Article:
Nomura media analyst Anthony DiClemente says there was a eye-opening 12.7% decline in traditional linear TV viewing in January: "One of the worst declines we have seen since we launched coverage of these companies... Netflix, Amazon Instant Video and Hulu continue to siphon viewers away from linear TV."
Viacom collection of networks was down 23%, and Disney cable networks, including ESPN, lost 7.5%, said DiClemente. Bernstein media analyst Todd Juenger also has been warning about SVOD viewing dinging cable networks for sometime. He points to an 8% drop across all cable networks for 2014.
We understand all this, as well as how other media might be contributing. But what we don’t have is details of viewing trends for all TV viewing — not the least of which is clouded from SVOD providers like Netflix and Amazon who aren’t interested in providing/securing traditional TV viewing rating data.
Decades ago, when broadcast networks were under attack from growing cable companies, many could point to Nielsen for some decent assumptions. And yes, we all know critics have complained loudly about Nielsen’s shortcomings in specific areas for years. But at least we had some apples-to-apples guidance.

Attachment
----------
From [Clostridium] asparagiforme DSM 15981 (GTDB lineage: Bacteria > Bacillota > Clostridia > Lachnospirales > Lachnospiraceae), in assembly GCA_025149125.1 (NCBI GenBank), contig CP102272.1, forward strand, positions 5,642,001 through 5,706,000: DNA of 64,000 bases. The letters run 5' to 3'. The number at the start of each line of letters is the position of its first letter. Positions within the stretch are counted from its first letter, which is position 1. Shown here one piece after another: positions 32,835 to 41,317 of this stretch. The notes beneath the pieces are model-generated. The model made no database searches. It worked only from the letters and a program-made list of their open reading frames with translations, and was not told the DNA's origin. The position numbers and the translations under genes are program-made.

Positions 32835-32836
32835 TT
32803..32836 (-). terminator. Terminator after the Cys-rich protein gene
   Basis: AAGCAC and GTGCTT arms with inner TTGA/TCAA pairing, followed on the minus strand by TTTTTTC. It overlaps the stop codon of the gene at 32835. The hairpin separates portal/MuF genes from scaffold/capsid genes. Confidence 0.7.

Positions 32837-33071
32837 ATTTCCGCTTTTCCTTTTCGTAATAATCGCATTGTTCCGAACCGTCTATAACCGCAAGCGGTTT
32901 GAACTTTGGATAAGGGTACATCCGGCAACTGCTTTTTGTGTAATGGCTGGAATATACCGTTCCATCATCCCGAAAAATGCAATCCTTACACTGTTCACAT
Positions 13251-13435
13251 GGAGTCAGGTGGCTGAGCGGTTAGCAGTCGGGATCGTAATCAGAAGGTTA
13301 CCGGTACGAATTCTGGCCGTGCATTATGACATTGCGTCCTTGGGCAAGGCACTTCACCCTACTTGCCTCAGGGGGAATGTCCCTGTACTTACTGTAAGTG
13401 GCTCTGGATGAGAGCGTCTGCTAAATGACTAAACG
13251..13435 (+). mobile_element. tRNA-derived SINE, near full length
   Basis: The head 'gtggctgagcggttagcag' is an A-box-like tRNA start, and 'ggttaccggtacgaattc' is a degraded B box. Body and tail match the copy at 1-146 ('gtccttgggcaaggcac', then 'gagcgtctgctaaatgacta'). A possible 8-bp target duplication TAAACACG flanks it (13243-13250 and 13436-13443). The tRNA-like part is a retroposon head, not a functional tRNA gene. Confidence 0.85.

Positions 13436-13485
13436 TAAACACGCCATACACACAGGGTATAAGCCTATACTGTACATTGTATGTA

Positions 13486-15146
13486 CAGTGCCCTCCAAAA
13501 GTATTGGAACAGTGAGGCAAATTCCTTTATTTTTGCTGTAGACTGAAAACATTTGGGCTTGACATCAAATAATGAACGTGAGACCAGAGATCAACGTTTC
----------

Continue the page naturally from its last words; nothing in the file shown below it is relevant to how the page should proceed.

Now with new digital platforms? It becomes much harder. We all assume lower traditional TV viewership for both broadcast and cable means TV viewers are doing other media stuff. But those broad broad generalizations aren’t enough.
Others might point to singular TV data points — like the recent Super Bowl’s new record 114.4 million viewers, or the strong Fox drama “Empire” that rose in its first weeks — as a sign not all is over in traditional TV-land.
No matter. What we are left with are specific issues about traditional TV media companies trying to examine their own content usage.
Said Howard Shimmel, chief research officer at Turner Broadcasting, at a recent TV measurement conference: “The fact that we don’t have the ability to look at a telecast of a show or the flight of a series…and don’t understand the (audience) behavior is really sad.”
For many, TV measurement is still in the dark.